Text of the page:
Posted by Claudia Grazioso on December 7, 2011
Every year around this time, I can’t stop singing Christmas carols. You know, old standards like “Deck the halls with gobs of lead, fa la la la la, la la la…” wait, wait, sorry. Let me start again.
How about “Oh Polyvinyl Chloride tree, oh Polyvinyl Chloride tree, how lead-filled are your branches…”
No, I am not insane, though admittedly by the time I’m done with all of the holiday shopping I might well be. I just happened to discover that those lovely artificial trees that are so easy to put up, so easy to take down (I think my parents’ even have one with an umbrella-type mechanism), the ones that kids love to play under and help decorate? A lot of them are made out of PVC, which has been known to off-gas toxic chemicals to begin with. But if that weren’t bad enough, now studies show that when it comes to artificial trees, over time that PVC breaks down and starts to release lead-dust.
And it doesn’t stop there. Those blinking and twinkling Christmas tree lights that children love to peer at, that shine so beautifully and angelically on their little wonder-filled faces, can also pose a serious lead hazard. Under federal regulations, the lead allowed in products for children is 300 parts per million (and that was supposed to be decreased to 100 parts per million this year). When researchers tested sixty-eight different kinds of Christmas lights sold — lights sold at some major retailers — thirty-seven of them had well over 300 ppm of lead. And seven of them had over 10,000 ppm! That’s more than 30 times the federally-mandated limit for children’s products. Honestly, lead on Christmas trees. What will they think of next?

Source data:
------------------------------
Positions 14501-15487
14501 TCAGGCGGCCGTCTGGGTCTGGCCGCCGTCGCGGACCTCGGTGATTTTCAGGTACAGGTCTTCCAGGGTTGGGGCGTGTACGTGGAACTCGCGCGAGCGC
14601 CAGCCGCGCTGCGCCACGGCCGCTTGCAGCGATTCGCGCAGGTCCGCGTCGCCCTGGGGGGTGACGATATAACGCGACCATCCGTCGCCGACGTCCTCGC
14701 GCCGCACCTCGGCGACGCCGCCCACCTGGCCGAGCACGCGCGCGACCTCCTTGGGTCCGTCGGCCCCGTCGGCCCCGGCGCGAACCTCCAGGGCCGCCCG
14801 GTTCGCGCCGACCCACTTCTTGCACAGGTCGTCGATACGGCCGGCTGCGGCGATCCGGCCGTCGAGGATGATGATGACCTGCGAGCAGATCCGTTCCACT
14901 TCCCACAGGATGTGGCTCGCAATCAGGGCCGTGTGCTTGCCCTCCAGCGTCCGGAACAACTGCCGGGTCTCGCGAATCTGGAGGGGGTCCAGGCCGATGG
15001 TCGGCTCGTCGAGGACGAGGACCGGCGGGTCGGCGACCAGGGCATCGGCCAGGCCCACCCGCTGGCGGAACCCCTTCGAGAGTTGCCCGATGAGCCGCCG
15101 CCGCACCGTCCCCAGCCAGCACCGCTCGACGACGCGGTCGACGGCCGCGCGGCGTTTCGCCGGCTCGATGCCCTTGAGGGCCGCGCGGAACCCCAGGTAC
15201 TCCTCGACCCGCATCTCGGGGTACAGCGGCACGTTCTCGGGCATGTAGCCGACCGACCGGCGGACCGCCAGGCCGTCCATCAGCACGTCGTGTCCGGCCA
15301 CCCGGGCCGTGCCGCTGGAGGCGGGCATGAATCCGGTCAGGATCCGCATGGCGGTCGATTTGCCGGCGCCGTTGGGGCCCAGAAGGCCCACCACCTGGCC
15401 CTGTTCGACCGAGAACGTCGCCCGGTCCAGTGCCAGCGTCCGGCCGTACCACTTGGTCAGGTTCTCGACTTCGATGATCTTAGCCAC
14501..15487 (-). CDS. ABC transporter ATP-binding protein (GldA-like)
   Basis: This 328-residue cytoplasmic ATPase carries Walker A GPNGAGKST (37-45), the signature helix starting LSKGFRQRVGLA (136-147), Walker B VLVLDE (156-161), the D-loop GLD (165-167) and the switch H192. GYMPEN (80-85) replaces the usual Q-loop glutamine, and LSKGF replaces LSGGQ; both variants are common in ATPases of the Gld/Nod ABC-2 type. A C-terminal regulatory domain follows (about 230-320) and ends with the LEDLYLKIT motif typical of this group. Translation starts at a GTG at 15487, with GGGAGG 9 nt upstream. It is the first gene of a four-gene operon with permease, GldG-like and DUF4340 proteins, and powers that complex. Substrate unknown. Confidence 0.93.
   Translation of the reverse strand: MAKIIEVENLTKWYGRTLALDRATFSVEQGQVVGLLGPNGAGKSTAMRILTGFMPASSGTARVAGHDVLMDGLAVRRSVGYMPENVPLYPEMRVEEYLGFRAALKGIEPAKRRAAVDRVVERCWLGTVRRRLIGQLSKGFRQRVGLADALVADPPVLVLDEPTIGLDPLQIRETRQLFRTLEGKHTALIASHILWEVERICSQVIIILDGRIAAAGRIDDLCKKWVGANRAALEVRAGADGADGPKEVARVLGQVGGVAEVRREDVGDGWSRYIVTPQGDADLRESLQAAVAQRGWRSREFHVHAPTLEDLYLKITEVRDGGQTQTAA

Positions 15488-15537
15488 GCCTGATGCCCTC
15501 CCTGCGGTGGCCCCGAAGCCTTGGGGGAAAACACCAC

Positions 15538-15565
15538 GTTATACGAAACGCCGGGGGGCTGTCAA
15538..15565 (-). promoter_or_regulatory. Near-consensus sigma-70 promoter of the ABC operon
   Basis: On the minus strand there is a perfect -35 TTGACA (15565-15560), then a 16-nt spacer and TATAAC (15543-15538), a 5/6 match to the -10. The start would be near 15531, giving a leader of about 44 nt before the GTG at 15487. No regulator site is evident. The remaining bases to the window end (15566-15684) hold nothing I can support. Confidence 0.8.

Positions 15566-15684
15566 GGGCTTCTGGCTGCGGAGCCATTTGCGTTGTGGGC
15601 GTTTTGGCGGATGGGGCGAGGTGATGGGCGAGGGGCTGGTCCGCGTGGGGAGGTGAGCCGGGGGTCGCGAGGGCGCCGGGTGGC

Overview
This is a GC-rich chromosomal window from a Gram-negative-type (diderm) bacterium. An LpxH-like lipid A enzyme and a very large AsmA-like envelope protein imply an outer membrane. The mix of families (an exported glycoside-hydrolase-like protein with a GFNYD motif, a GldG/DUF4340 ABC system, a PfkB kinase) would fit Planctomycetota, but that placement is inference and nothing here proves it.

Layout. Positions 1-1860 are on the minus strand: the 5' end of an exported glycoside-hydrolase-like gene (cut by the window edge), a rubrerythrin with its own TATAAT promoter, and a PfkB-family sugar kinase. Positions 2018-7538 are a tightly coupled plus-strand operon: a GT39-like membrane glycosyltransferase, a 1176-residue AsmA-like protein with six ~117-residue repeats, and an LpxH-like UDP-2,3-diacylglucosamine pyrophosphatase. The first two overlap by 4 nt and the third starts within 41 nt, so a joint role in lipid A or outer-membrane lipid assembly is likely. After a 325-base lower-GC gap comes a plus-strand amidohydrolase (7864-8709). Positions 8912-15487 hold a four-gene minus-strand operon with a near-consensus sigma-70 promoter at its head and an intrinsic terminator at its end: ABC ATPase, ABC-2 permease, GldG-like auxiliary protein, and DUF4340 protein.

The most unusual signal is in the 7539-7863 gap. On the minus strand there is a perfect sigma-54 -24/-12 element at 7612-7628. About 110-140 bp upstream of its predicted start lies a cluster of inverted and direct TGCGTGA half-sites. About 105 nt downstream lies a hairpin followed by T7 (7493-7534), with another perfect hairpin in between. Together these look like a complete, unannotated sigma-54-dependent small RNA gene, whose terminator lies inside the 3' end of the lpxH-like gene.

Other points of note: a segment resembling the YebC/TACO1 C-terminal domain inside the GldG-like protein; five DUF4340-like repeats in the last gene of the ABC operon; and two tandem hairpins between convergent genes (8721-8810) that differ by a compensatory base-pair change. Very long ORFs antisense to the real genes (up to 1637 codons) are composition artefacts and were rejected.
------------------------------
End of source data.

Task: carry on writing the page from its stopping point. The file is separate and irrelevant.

So short of being the Grinch and chucking the Christmas decorations, what can you do to keep yourself and your child safe? If you have an artificial tree, have the kids enjoy it from maybe a few feet back, and make sure everyone washed their hands after handing the tree or the lights. If you’ve had the same artificial tree for a few years, you might want to consider replacing it — maybe with a real tree that will scent your home, and then leave you with a nice supply of firewood? And remember, real tree or fake, the biggest hazard of Christmas trees is electrical shocks or fires started by faulty wires. So check those lights for any frays in the wiring, if they’re safe put them up, then wash your hands before you cook that holiday meal.
And for next year, “I’m dreaming of a lead-free Christmas….”